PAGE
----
With the moon come the hunters, over two dozen, armed by guns and blessed silver bullets.
Stephen, roaring, lunges for the leader, only to be felled by a dozen shots. Some ‘wolves flee but most fight and die. They take their killers with them.
Samuel flees into the woods and a dark hunter follows. He does his best to lose the human but cannot shake him. Finally he falls, collapses at the foot of a tree, unable to run any farther, and recognizes the place as where Adam had him.
The sun rises and Samuel warily watches the human as he changes back into a boy. The hunter stares at him and Samuel moves back, hitting the tree. The man steps forward, kneels in front of him; Samuel bares his teeth but keeps quiet. He has no fight left.
The pack is dead, and that’s all he was.
The man grabs Samuel’s shoulder, yanking him forward. Samuel remembers Adam sharply and almost resumes his struggle—but he’s tired. So tired.
There is snow on the ground and the hunter drips sweat. Samuel has a cut on his back, where a bullet grazed him. Flurries fall, freezing and delicate. And Samuel doesn't fight as the hunter mates with him even though it hurts.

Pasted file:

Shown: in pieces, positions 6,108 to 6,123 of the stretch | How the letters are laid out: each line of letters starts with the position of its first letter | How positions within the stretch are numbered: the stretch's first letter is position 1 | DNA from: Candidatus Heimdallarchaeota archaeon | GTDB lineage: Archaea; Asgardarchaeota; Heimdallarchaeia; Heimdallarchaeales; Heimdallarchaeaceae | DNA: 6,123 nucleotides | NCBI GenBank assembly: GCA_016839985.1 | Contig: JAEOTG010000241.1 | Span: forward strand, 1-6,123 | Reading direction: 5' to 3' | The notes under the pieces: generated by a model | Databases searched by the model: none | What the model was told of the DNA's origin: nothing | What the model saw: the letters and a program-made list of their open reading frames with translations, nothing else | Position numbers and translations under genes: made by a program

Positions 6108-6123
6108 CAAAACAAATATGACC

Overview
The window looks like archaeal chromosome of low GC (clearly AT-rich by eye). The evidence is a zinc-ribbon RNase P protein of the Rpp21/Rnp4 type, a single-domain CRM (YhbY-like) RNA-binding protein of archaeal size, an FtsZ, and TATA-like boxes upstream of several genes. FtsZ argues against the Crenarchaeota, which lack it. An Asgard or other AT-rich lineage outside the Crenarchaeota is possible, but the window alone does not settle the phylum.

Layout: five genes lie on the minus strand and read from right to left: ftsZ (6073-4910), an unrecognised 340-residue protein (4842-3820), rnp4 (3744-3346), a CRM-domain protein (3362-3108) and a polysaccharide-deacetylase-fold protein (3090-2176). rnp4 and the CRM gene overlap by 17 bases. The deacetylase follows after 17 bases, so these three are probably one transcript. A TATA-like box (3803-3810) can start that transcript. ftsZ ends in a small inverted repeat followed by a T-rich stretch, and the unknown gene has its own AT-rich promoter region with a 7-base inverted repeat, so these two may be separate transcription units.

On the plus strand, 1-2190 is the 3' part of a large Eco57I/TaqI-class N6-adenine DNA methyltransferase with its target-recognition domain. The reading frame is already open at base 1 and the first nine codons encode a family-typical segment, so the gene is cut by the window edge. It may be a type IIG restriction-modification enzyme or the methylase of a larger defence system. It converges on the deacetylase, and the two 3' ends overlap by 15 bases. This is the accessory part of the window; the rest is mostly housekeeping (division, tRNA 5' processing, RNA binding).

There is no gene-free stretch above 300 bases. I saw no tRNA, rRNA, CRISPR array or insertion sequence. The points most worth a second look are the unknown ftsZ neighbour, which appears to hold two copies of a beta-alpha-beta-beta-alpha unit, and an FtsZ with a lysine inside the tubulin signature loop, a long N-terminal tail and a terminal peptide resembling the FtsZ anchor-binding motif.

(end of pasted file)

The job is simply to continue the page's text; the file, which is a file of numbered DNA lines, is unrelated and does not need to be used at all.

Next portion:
Gordon wakes and watches his pet sleep. Gorgeous boy, all sleek muscles and silky skin. Obedient to a breath, quiet and deadly—the perfect soldier. The perfect hunter.
And the best part? Gordon thinks, trailin’ his fingers along Rome’s ribs. You got no mind of your own.
Rome opens his eyes, watches Gordon. “Get up,” Gordon says. “We’re showerin’.”
Rome slips from the bed and pads to the bathroom, starts the shower. He gets under the spray and Gordon joins him, soaps him up. Rome preens beneath his attention, archin’ into the touch.
“Say it,” Gordon whispers, pushin’ Rome into the wall, pressin’ against him.
“I’m yours, Master,” Rome breathes, nuzzlin’ into Gordon’s neck, lickin’ a stripe from the base of his throat to behind his left ear.